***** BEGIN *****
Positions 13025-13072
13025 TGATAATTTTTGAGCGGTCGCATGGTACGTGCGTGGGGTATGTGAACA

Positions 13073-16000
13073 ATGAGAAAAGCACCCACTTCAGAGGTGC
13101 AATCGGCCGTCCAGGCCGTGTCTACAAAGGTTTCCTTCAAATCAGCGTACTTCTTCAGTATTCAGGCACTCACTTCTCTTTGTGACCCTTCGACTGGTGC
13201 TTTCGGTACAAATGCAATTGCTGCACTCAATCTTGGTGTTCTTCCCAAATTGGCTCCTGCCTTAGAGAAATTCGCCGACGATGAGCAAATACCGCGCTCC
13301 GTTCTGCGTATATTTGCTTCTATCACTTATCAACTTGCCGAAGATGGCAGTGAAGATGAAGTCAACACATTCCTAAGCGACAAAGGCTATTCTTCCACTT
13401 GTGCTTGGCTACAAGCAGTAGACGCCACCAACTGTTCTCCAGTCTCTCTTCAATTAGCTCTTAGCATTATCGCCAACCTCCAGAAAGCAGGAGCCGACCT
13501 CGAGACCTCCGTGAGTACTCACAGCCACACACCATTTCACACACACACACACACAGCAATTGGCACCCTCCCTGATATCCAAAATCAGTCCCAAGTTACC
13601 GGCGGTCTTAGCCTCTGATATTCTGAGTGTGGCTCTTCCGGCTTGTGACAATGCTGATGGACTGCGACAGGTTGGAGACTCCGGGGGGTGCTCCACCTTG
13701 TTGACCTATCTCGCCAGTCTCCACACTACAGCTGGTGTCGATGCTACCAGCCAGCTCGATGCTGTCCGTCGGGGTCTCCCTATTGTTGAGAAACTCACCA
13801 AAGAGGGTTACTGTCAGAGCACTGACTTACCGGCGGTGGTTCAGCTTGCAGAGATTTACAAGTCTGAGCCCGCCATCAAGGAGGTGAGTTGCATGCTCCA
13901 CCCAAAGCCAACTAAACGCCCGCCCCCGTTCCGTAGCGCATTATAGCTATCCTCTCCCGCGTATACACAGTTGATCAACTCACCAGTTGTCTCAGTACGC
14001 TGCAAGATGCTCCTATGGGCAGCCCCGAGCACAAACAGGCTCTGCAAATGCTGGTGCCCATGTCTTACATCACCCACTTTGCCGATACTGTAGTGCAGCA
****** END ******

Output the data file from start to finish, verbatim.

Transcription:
Positions 13025-13072
13025 TGATAATTTTTGAGCGGTCGCATGGTACGTGCGTGGGGTATGTGAACA

Positions 13073-16000
13073 ATGAGAAAAGCACCCACTTCAGAGGTGC
13101 AATCGGCCGTCCAGGCCGTGTCTACAAAGGTTTCCTTCAAATCAGCGTACTTCTTCAGTATTCAGGCACTCACTTCTCTTTGTGACCCTTCGACTGGTGC
13201 TTTCGGTACAAATGCAATTGCTGCACTCAATCTTGGTGTTCTTCCCAAATTGGCTCCTGCCTTAGAGAAATTCGCCGACGATGAGCAAATACCGCGCTCC
13301 GTTCTGCGTATATTTGCTTCTATCACTTATCAACTTGCCGAAGATGGCAGTGAAGATGAAGTCAACACATTCCTAAGCGACAAAGGCTATTCTTCCACTT
13401 GTGCTTGGCTACAAGCAGTAGACGCCACCAACTGTTCTCCAGTCTCTCTTCAATTAGCTCTTAGCATTATCGCCAACCTCCAGAAAGCAGGAGCCGACCT
13501 CGAGACCTCCGTGAGTACTCACAGCCACACACCATTTCACACACACACACACACAGCAATTGGCACCCTCCCTGATATCCAAAATCAGTCCCAAGTTACC
13601 GGCGGTCTTAGCCTCTGATATTCTGAGTGTGGCTCTTCCGGCTTGTGACAATGCTGATGGACTGCGACAGGTTGGAGACTCCGGGGGGTGCTCCACCTTG
13701 TTGACCTATCTCGCCAGTCTCCACACTACAGCTGGTGTCGATGCTACCAGCCAGCTCGATGCTGTCCGTCGGGGTCTCCCTATTGTTGAGAAACTCACCA
13801 AAGAGGGTTACTGTCAGAGCACTGACTTACCGGCGGTGGTTCAGCTTGCAGAGATTTACAAGTCTGAGCCCGCCATCAAGGAGGTGAGTTGCATGCTCCA
13901 CCCAAAGCCAACTAAACGCCCGCCCCCGTTCCGTAGCGCATTATAGCTATCCTCTCCCGCGTATACACAGTTGATCAACTCACCAGTTGTCTCAGTACGC
14001 TGCAAGATGCTCCTATGGGCAGCCCCGAGCACAAACAGGCTCTGCAAATGCTGGTGCCCATGTCTTACATCACCCACTTTGCCGATACTGTAGTGCAGCA